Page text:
“Mayor Gatsas said a state of emergency was needed to provide ‘heightened awareness.’ We’re past the point of awareness.  Awareness of this crisis is at an all-time high. There’s no silver bullet. What we need is action, and the most important thing we can do is pass these current bills that would free-up significant funds to take important steps on a number of different issues,” Hinkle said.

Hinkle said the onus now is on the legislature to vote on a number of bills the governor is pushing, that if passed would bring action allowing expenditure of the $60 million in revenue surplus identified in the state budget for this fiscal year.

Included in the bills are measures for expansion of state and local law enforcement partnerships; hiring of a new attorney at the Department of Justice to focus on opioid crimes; initiating a statewide drug court; boosting treatment and prevention measures; and taking aim at prescribing practices by physicians, Hinkle said.

They are:

  • Senate Bill 533, with an amendment sponsored by Senator Jeff Woodburn, would have provided  $5 million in funding for the Governor’s Commission on Alcohol and Drug Abuse Prevention, Treatment and Recovery and roughly $150,000 for an additional attorney at DOJ focused on opioid-related crimes and issues.  However it was voted Inexpedient to Legislate out of Senate Health and Human Services a couple of days ago, as some on the committee disagreed with an amendment brought by the chair that reduced the $5 million request to $500,000,  and articulated a grant program to release those funds that would have significantly slowed the release of those minimal dollars when there is an existing opportunity active right now that those resources could be plugged into to support recovery services. The original version of the bill will be voted on by the full Senate on March 9.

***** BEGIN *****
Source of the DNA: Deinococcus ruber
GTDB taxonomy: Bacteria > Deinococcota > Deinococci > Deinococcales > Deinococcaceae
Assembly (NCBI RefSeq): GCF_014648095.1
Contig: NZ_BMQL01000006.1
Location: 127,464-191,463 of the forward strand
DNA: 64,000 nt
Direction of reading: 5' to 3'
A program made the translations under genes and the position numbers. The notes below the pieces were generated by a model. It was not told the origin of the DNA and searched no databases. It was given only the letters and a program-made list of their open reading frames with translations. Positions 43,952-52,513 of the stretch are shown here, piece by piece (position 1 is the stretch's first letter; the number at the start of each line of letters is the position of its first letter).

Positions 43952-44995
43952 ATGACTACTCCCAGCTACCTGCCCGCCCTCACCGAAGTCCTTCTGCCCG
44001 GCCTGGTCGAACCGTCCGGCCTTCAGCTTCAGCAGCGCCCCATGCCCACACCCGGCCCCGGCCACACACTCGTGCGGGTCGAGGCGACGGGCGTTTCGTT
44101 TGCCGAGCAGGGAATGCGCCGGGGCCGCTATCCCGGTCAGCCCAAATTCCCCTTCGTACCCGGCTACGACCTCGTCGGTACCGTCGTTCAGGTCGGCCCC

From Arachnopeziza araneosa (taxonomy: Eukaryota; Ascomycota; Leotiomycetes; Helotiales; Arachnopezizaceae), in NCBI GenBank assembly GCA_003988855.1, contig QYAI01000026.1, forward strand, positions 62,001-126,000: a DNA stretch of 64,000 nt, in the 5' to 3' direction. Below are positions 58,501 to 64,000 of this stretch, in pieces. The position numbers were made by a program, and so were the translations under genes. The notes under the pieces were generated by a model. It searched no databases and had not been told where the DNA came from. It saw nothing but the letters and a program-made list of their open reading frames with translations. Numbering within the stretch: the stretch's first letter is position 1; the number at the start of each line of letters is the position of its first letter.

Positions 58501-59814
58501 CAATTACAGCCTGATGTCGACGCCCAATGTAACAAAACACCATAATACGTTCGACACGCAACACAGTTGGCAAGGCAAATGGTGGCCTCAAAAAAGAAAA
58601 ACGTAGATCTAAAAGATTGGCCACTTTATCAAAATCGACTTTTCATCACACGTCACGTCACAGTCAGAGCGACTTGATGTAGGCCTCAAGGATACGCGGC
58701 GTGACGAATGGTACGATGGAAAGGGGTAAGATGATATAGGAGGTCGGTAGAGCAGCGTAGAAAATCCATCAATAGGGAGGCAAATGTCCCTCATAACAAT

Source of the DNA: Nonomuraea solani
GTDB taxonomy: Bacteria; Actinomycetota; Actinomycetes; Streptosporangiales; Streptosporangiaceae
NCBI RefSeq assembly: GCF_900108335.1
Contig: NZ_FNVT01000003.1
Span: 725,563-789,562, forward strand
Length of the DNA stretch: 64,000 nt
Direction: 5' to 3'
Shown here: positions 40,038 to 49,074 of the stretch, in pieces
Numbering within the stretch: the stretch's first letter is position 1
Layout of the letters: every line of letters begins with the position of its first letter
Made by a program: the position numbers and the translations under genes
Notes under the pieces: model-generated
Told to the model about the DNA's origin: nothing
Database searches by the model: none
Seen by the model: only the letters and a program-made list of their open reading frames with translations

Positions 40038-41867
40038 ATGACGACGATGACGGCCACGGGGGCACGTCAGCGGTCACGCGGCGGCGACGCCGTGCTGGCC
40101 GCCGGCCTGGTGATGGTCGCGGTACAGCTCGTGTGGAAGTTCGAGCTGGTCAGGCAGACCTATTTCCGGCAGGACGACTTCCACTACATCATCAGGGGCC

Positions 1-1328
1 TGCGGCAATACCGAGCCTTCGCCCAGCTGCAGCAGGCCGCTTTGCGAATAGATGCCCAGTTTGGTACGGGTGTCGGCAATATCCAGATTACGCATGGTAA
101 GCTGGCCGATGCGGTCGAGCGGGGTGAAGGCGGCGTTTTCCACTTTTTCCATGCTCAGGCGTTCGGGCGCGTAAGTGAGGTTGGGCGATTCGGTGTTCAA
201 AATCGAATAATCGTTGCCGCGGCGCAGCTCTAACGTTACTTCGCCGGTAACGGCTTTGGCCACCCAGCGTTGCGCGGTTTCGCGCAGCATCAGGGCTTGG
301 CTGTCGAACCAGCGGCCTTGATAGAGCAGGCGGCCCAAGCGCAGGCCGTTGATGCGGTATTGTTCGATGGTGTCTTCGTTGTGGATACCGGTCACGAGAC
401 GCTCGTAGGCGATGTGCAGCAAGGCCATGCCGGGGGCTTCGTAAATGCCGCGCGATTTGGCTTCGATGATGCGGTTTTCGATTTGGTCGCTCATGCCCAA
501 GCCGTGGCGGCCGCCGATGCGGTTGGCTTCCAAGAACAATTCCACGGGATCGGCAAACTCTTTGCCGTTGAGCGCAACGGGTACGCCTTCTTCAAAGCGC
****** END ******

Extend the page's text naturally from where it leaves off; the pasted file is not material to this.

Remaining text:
• Senate Bill 464 would provide roughly $3.2 million to establish a statewide drug court program. It passed the Senate in a bipartisan voice vote and is currently in the House Ways and Means Committee.
  • Senate Bill 485 would provide nearly $1.9 million to expand a state grant program to partner with local law enforcement in hard-hit communities, such as the state’s partnership with Operation Granite Hammer in Manchester. It also passed the Senate in a bipartisan voice vote. Senate Bill 485 is currently in the House Finance Committee.
  • Senate Bill 522 would provide $130,000 for upgrades to the state’s Prescription Drug Monitoring Program to ensure that more prescribers can use it in a timely fashion. The Senate passed it in a bipartisan voice vote, and it is currently in the House Finance Committee.

“There’s not a room the governor walks into where there’s not someone who is affected personally by this crisis. The stories are out there,” Hinkle said. “Awareness isn’t the problem. It’s a matter of continuing to push for legislative action – and  the things we’re talking about to stem and reverse the tide of this crisis aren’t always comfortable. They require big changes, and also for lawmakers to move at a pace faster than they’re accustomed to.”

Tym Rourke, who is chairman of the The Governor’s Commission on Alcohol and Other Drug Abuse Prevention, Treatment, and Recovery, says part of the rapid response system from Concord will require a financial commitment to solving this problem.

“All over the state families, providers, the recovery community and their allies are doing their best to respond to the crisis. While the legislature has moved on important policies that are part of the solution, we won’t get far without additional financing. Many of the bills before the legislature right now will require financial investment, including the reauthorization of the state’s Health Protection Program, SB533 and others,” said Rourke.